Picks and Pans Review: Torn Lace Curtain

UPDATED 12/06/1982 at 01:00 AM EST Originally published 12/06/1982 at 01:00 AM EST

by Frank Saunders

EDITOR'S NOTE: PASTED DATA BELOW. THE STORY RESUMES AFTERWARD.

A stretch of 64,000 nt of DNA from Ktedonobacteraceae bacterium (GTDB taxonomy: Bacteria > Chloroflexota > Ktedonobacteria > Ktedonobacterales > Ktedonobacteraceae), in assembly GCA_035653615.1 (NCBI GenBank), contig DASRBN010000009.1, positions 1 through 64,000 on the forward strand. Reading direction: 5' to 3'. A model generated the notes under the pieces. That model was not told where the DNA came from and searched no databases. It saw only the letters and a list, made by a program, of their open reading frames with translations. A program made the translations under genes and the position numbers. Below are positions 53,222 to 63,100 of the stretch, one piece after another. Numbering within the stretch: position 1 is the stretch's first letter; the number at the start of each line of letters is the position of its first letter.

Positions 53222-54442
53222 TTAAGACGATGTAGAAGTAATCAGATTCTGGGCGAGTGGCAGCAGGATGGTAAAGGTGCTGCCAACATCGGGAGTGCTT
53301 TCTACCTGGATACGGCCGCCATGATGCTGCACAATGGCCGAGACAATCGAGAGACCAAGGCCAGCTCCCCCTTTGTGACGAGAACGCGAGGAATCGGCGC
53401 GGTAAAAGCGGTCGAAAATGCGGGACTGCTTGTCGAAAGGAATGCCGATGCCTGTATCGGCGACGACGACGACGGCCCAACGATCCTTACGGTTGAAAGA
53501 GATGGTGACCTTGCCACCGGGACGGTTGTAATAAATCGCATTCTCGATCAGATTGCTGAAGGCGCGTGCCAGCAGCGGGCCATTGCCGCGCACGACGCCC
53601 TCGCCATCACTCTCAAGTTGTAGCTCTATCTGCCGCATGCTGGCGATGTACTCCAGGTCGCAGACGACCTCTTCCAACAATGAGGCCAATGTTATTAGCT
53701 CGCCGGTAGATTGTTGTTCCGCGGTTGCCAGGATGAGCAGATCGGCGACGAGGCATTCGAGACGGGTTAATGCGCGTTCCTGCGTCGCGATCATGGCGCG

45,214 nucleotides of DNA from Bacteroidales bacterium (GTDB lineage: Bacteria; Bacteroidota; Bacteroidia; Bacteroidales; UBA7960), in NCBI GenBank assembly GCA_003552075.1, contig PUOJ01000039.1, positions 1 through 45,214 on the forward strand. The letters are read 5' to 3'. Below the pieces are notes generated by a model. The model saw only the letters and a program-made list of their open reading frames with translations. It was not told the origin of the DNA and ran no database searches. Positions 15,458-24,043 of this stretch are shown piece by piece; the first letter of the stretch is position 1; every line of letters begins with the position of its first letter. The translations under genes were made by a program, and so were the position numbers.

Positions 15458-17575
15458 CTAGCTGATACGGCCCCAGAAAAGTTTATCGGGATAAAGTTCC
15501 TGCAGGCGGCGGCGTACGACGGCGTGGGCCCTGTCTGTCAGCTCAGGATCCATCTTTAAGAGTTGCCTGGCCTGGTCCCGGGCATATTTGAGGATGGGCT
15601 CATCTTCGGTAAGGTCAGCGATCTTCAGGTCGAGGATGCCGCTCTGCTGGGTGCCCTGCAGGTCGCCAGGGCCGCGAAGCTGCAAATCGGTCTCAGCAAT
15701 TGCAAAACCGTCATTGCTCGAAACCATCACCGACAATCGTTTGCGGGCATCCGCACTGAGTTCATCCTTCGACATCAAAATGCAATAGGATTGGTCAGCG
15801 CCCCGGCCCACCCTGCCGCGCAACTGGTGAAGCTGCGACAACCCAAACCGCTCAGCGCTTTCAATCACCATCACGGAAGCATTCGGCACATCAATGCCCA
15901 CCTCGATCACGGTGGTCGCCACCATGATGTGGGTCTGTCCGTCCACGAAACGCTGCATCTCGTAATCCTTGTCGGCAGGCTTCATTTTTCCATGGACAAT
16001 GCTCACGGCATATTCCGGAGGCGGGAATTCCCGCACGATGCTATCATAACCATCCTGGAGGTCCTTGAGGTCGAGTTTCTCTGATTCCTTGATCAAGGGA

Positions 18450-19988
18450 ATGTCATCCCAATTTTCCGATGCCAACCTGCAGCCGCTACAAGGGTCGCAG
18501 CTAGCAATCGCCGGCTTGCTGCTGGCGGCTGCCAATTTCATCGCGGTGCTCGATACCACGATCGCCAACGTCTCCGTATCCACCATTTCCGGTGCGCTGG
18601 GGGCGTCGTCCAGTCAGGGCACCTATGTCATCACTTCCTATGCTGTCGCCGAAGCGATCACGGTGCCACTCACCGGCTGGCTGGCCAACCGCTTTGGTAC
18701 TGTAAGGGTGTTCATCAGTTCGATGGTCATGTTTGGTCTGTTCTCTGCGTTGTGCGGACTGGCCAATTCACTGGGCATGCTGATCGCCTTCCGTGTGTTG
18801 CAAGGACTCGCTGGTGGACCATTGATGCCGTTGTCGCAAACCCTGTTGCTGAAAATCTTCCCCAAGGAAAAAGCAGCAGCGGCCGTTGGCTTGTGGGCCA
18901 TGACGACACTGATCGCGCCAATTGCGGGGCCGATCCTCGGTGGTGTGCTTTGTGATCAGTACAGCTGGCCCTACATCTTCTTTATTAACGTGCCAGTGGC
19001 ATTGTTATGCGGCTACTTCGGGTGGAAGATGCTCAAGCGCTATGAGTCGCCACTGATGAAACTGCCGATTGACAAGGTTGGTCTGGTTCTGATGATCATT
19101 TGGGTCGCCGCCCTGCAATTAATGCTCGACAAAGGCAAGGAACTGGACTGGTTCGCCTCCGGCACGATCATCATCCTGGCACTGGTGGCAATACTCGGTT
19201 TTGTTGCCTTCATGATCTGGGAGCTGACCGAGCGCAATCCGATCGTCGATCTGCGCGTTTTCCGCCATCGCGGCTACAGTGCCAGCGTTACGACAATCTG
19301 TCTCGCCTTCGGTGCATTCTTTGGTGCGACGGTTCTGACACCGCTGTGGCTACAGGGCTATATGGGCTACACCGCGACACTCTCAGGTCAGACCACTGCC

The author was the Kennedy family chauffeur for the last 10 years of Joseph P. Kennedy's life. Saunders grew up in foster homes, went into the Navy and was running a Boston parking lot and selling numbers when one of the old man's lieutenants offered him the job. "I drove the car. I showed the movies.... I cleaned their swimming pools, did painting and odd jobs. I carried Eunice Kennedy down the stairs when she was pregnant and rushed her to the hospital.... I washed and exercised Mr. Kennedy...." The Kennedys borrowed money from Saunders—even Jacqueline. And it is of her that Saunders gives a most exotic picture—a ghostly presence, trying to find something of her own in this noisy, self-centered family. Unlike many books written by the servants of famous people, Torn Lace Curtain is a pleasure to read. The large cast comes alive, and we learn, for instance, that John Kennedy was afraid to sleep alone—his friend Lem Billings, a cutup and joker, often shared the bedroom. The main character in the book is Rose, a frightened, vindictive, money-grubbing old lady in this account; she fired Saunders as soon as the old man died in 1969. This otherwise poignant memoir is marred only by the scorned servant's complaint: "Getting any kind of thanks from them was about as likely as getting a pay raise." (Holt, Rinehart and Winston, $13.95)

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